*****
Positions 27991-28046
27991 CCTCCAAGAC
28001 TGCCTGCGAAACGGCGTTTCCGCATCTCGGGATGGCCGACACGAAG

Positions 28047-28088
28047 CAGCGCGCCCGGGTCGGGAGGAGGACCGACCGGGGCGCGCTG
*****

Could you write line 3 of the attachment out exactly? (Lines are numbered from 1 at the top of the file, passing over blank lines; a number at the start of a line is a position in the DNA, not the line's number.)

28001 TGCCTGCGAAACGGCGTTTCCGCATCTCGGGATGGCCGACACGAAG